8 Tips for Extending WiFi Range Outside Your Home & Between Two Buildings

Think you have to be a network engineer to extend WiFi range? Think again! You don’t think of your WiFi connection when it’s working properly, but when it isn’t, the slow speeds, dropped connections and dead zones can drive you to obsession, willing to do anything and pay any price to extend your WiFi and have it work properly. Fortunately, you don’t have to. There are plenty of ways to extend WiFi range outside, from floor to floor, or from building to building, without having to make hefty investments or become a certified network engineer. Your options vary based on the type of environment you’re in, the type of equipment you’re using and the results that you want to achieve. We’ve listed a few situations below, some do’s and don’ts and a summary of them all to help you make a more educated decision when it comes to extending your WiFi signal.

How To Extend WiFi Range Outside (In Your Home)

1. Choose the right location for your router or access point

One of the key elements of a strong WiFi signal is the location of your wireless router or access point (AP). Most wireless routers or APs broadcast wireless signals omnidirectionally, a fancy way of saying the WiFi signal is broadcast in all directions. There are sectorized APs that broadcast wireless signals in a 45 or 90 degree area, but you typically don’t find these used outside of commercial applications.

In a perfect world, you would position your AP in the exact center of your home. A centralized location allows the WiFi signal to extend and permeate every square inch of your home equally. However, in most scenarios, a variety of factors prevent a simple repositioning from being the quick fix, especially if you are trying to extend your WiFi signal to an outdoor location, such as the garage or backyard. Large structures, like walls and shelving units, as well as materials, such as glass, metal and stone will weaken your wireless signal.

Your AP’s optimal position may also conflict with your aesthetic. People place their wireless routers in discreet locations for a reason-they’re ugly! It’s true, most wireless routers meant for home use look like something out of a science fiction movie with blinking lights and large antennas.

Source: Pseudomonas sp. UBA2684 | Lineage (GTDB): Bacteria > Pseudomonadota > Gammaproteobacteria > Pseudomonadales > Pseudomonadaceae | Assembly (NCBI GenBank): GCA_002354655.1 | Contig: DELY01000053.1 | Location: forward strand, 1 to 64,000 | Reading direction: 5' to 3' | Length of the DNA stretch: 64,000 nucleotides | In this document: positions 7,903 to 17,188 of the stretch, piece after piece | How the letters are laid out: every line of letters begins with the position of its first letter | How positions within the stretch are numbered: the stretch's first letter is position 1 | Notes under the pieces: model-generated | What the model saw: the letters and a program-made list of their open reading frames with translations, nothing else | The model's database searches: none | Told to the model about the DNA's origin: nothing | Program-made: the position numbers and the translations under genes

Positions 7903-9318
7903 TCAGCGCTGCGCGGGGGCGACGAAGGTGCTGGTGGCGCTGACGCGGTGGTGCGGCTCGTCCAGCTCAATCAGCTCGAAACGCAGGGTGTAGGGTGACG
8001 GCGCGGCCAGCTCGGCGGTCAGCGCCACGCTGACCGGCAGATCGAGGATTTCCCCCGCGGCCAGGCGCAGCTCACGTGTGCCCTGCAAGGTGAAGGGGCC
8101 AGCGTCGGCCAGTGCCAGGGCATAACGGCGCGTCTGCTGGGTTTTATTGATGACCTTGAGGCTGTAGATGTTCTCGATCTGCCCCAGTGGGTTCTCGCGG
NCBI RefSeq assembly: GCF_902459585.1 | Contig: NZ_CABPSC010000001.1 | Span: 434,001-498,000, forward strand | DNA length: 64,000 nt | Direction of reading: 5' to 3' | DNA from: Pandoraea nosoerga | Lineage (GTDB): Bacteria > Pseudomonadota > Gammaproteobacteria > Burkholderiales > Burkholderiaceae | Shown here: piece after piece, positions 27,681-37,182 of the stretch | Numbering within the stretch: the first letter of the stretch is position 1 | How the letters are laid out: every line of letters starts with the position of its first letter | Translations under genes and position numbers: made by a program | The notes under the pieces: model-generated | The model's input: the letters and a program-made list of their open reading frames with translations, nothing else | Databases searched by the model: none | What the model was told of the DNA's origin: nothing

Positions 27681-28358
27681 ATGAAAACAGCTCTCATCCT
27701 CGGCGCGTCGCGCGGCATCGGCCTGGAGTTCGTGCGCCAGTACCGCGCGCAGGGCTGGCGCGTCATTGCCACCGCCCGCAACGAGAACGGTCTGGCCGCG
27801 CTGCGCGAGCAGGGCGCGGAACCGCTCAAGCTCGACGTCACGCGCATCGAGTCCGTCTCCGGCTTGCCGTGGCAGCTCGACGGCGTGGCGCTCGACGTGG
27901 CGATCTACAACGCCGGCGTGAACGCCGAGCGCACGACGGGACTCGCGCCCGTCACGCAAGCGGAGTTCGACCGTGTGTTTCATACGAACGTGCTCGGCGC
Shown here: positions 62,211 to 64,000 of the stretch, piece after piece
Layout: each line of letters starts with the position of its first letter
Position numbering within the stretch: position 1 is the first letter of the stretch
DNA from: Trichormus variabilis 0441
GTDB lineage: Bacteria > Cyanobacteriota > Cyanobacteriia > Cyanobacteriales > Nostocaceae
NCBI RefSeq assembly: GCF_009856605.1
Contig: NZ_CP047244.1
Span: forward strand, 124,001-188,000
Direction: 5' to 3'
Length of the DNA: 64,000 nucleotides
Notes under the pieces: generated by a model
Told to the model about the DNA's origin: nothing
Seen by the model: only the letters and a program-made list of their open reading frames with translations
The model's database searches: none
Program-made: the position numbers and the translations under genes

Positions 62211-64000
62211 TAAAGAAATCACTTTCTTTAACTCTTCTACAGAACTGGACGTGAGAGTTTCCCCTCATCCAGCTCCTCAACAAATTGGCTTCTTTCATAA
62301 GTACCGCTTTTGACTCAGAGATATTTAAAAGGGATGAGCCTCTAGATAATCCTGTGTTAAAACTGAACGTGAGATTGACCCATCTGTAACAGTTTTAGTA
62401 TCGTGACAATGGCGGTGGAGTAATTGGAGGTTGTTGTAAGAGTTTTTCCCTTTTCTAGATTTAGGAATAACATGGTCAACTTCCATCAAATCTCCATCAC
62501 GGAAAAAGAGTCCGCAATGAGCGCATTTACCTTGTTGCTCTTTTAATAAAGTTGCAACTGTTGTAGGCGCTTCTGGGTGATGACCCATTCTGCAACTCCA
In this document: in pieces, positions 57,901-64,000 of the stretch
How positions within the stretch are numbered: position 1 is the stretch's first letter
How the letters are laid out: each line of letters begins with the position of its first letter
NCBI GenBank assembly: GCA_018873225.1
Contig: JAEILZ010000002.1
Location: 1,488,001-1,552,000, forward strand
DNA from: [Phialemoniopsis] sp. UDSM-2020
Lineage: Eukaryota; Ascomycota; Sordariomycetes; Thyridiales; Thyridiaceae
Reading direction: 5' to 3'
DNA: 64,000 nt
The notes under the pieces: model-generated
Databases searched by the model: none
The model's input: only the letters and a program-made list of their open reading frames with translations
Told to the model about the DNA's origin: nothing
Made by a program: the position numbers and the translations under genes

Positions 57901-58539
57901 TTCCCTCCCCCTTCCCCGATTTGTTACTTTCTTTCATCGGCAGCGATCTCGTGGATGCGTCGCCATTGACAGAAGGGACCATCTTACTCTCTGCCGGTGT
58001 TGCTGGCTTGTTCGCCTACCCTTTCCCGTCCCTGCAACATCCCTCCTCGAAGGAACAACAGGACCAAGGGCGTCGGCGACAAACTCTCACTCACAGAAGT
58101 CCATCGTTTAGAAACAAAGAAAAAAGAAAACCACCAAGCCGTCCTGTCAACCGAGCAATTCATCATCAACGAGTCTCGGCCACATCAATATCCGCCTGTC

Even so-called “wireless” routers and APs typically call for at least one cable in order to provide power and Internet connectivity. Running cable is tedious and requires some craftiness. Unless your home is in the construction phase and cables can be hidden in the walls, you’ll usually be left with some amount of visible cable.

It may take some trial, error and aesthetic compromise, but by the time you’re through with this post, you’ll know how to arrange your equipment around the unique layout of your home or office. Learn about nuances of wireless access point installation from our experts.

2. Stay away from repeaters

We repeat: stay away from repeaters. We’ve seen people try to solve the issue of extending their WiFi range by installing additional wireless routers or using signal repeaters. This will definitely extend the wireless signal. Although a repeater may get the job done, it won’t be a job well done.

Consider this familiar scenario: You have a 2 story house with your Internet connection and wireless router in one corner of the bottom floor. Your kids’ rooms are located on the opposite side of the house, on the top floor. Your kids are the biggest WiFi users in your house and are constantly complaining about weak WiFi signals and dropped connections. You install a wireless repeater close to your kids’ bedrooms with the hopes of extending your WiFi range. The kids can now use WiFi in their rooms without issue. The problem comes when your kids leave their rooms and take their devices downstairs. The devices will stay connected to the upstairs router or repeater and the kids will either have to change their network with every floor or complain to you that the WiFi isn’t working right again.

Unless all equipment is handled by a controller or unified management system, you’ll basically be creating new wireless networks wherever you place the additional equipment. The equipments’ radio signals can interfere with one another, rendering roaming around the house and maintaining a strong WiFi signal impossible.

How To Extend WiFi Signal in Your Office

Commercial WiFi and residential WiFi are two very different things and should be treated as such. Most residential WiFi devices are meant to support a dozen or so connected devices and signals are meant for smaller areas, typically under 1,000 square feet. This leads us to our first tip.

3. Use the right equipment

Extending WiFi range in an office or commercial environment requires not only the right equipment, but the right amount of equipment. Depending on the size of your office, the number of connected devices and the type of work performed over the wireless network, you may need 2, 3 or even more APs to fully cover your entire space and to support what can easily be hundreds of devices connected to your network. Offices with “bring your own device” policies need to prepare their network to support the laptops, phones, tablets, smartwatches and other gadgets that their employees might connect to the network on any given day.